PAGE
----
The changing face of Wenceslas Square
Wenceslas Square -a place visited by millions of tourists every year - has been captured on thousands of postcards over the years, pictures which document its transformation. At the start of the twentieth century people could still ski down the square in winter. For the less athletic, there were horse drawn carriages and in the 50s you could hop on one of the open trams riding up and down the square so slowly it was possible to hang on to the bottom step and feel the wind in your face. It was the construction of the Prague metro in the late 70s which radically changed the face of Wenceslas Square. With underground transport there was no more need for trams and the last tram wove its way down the square in 1980.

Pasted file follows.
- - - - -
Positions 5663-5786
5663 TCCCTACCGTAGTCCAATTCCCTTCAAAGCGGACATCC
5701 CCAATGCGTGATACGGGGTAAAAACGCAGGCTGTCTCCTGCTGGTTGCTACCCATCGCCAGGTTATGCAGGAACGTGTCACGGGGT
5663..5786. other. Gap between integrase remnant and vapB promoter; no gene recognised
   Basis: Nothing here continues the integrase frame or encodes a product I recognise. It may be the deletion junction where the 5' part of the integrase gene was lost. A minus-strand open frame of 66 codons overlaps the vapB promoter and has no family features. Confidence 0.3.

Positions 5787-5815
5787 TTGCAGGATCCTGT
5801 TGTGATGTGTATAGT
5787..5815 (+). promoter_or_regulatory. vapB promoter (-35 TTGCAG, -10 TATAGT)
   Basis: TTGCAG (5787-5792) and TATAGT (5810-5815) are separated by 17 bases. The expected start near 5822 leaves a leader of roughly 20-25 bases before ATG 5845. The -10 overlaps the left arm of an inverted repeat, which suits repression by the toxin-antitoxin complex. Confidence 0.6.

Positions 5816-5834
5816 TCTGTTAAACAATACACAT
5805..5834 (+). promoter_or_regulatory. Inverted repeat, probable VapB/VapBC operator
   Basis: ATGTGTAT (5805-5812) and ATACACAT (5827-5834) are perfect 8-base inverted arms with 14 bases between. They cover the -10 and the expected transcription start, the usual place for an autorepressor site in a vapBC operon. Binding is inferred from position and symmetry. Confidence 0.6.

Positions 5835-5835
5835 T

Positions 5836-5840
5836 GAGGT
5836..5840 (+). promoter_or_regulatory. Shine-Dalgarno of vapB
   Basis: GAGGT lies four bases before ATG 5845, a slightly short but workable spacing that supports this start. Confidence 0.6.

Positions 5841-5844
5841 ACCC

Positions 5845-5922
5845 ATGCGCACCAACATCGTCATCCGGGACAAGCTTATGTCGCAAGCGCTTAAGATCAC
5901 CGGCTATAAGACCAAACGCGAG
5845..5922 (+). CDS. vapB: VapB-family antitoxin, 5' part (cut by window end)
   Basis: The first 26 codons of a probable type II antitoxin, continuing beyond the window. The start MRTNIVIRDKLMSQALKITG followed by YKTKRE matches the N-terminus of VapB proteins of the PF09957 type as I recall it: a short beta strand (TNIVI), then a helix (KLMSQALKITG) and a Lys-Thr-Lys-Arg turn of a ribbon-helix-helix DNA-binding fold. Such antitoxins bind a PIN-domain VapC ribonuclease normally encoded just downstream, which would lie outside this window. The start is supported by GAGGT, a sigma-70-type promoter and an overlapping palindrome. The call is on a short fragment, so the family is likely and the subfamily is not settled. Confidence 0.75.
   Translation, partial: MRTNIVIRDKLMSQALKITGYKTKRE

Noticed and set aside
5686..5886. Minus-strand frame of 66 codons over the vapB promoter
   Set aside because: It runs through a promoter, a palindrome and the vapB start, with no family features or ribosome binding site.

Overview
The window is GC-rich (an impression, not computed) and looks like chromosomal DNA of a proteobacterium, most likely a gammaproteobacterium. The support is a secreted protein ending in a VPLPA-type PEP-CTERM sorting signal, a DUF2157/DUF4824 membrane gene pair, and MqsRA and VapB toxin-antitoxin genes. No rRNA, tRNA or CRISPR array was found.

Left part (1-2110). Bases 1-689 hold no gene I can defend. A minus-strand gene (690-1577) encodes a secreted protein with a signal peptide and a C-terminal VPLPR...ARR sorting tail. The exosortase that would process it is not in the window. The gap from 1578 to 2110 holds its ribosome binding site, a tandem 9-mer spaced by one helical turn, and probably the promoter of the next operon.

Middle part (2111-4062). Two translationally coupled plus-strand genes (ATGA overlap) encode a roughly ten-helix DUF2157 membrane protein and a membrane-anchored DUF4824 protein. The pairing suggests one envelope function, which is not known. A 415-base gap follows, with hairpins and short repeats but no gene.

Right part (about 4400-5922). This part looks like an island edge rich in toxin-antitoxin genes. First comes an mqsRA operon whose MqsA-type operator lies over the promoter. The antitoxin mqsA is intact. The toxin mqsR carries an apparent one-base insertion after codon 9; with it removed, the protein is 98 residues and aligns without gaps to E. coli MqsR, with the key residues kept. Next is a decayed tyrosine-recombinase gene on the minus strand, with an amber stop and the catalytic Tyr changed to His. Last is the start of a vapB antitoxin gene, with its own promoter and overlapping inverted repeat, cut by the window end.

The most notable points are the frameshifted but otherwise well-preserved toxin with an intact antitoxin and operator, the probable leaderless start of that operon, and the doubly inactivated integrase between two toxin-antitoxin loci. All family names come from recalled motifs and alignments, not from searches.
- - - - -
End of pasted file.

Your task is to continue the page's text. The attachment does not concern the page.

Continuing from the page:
The next two decades brought a concerted effort to turn the city centre into a pedestrian zone, as far as possible. Although cars can still drive up and down the square there is now much more room for greenery - there are newly planted trees, benches and flower beds and the freed up space in the centre has made room for a variety of modern sculptures. I may not necessarily like all the sculptures displayed, but I very much liked the trend. Therefore, I was horrified to hear that that may be about to change.
All arguments that make sense, and I've already heard several locals say : what a good idea. However I'm hoping it will never come to fruition. The way I see it the Prague city centre has been changing for the better and bringing in more traffic just seems like a step backwards.